This book resonated with me on numerous critical points when it comes to utilizing technology in the training setting both for my athletes and for me personally.  It definitely reaffirmed a lot of my personal beliefs of how technology should be implemented in a training environment and has really helped me bring a sense of balance to my own daily lifestyle.

Technology has a tremendous amount of merit in helping us develop the most successful plans we can for higher achievement.  We must understand that it is a tool to help assist us as coaches to make the proper decisions moving forward.  It should not be the only factor in addressing the needs of a team, athlete, or yourself.  The human element can never be ignored.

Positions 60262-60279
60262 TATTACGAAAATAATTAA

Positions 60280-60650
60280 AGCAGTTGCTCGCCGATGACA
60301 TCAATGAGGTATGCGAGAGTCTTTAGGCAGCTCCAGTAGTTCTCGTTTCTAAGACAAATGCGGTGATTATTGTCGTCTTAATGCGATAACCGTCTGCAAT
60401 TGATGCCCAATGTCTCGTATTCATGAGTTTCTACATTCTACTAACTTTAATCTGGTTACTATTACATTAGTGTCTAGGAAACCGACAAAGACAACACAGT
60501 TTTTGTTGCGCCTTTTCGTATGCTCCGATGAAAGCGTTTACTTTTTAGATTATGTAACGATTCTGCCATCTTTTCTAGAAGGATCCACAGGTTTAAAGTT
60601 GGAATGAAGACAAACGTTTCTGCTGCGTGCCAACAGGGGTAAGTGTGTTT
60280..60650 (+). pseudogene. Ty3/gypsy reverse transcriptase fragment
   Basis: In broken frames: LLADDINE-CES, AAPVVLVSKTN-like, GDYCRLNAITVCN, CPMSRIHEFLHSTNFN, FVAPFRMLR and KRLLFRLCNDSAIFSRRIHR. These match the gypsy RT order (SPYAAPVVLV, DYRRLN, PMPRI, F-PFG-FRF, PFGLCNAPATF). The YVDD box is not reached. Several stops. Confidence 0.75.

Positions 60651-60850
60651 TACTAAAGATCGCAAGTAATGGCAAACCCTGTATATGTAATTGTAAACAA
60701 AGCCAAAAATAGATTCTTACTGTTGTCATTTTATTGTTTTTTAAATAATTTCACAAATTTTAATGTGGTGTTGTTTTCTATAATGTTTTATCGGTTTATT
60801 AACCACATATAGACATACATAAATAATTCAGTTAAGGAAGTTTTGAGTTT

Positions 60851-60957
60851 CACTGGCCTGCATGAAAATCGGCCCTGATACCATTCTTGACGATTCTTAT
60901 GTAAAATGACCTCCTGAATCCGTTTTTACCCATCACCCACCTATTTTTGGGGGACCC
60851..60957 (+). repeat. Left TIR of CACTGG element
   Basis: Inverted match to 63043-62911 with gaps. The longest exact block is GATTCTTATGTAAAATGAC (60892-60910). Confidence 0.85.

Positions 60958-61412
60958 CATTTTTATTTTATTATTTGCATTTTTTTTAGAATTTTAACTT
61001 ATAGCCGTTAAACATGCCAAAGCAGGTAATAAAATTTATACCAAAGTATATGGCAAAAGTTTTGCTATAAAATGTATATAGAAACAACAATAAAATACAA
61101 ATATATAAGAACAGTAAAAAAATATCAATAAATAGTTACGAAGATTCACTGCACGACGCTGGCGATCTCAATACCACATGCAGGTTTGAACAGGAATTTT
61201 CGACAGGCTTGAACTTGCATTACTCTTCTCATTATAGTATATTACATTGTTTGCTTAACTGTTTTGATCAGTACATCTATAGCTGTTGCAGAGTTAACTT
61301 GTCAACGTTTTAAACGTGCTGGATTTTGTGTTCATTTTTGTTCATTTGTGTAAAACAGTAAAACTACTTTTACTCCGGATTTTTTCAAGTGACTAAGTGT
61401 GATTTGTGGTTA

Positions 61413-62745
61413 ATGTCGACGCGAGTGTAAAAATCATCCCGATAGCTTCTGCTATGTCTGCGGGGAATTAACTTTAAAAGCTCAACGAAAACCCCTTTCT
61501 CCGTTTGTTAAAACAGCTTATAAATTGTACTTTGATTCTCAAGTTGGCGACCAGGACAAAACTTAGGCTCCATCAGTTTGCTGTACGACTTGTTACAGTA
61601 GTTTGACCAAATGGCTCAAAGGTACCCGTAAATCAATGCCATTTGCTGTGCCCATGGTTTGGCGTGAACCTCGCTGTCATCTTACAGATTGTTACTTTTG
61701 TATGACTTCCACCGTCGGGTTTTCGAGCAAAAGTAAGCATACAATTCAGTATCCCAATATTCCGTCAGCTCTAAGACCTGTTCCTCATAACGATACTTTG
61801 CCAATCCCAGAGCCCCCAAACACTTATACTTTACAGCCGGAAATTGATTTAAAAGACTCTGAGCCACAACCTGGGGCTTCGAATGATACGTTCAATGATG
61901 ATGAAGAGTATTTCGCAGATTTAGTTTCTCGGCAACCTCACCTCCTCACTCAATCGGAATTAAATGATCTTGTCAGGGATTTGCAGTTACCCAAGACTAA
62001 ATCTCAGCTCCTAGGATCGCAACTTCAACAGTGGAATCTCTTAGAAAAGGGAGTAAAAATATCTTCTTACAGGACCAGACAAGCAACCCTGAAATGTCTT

As you can imagine, selecting ten nuggets from this book was extremely tough.  I did my best to pick the ones that truly stood out to my personal philosophy as well as ones that would provoke enough thought in you to pick up this book and begin the unplugging process yourself.

10 Golden Nuggets

  1. From recreational sports leagues to the pros to youth sports, we’ve abandoned spontaneous, chaotic, and unbound exploration for a predictable, controllable, regimented grind that does little to satisfy beyond the narrow, self-limiting goals we set for ourselves.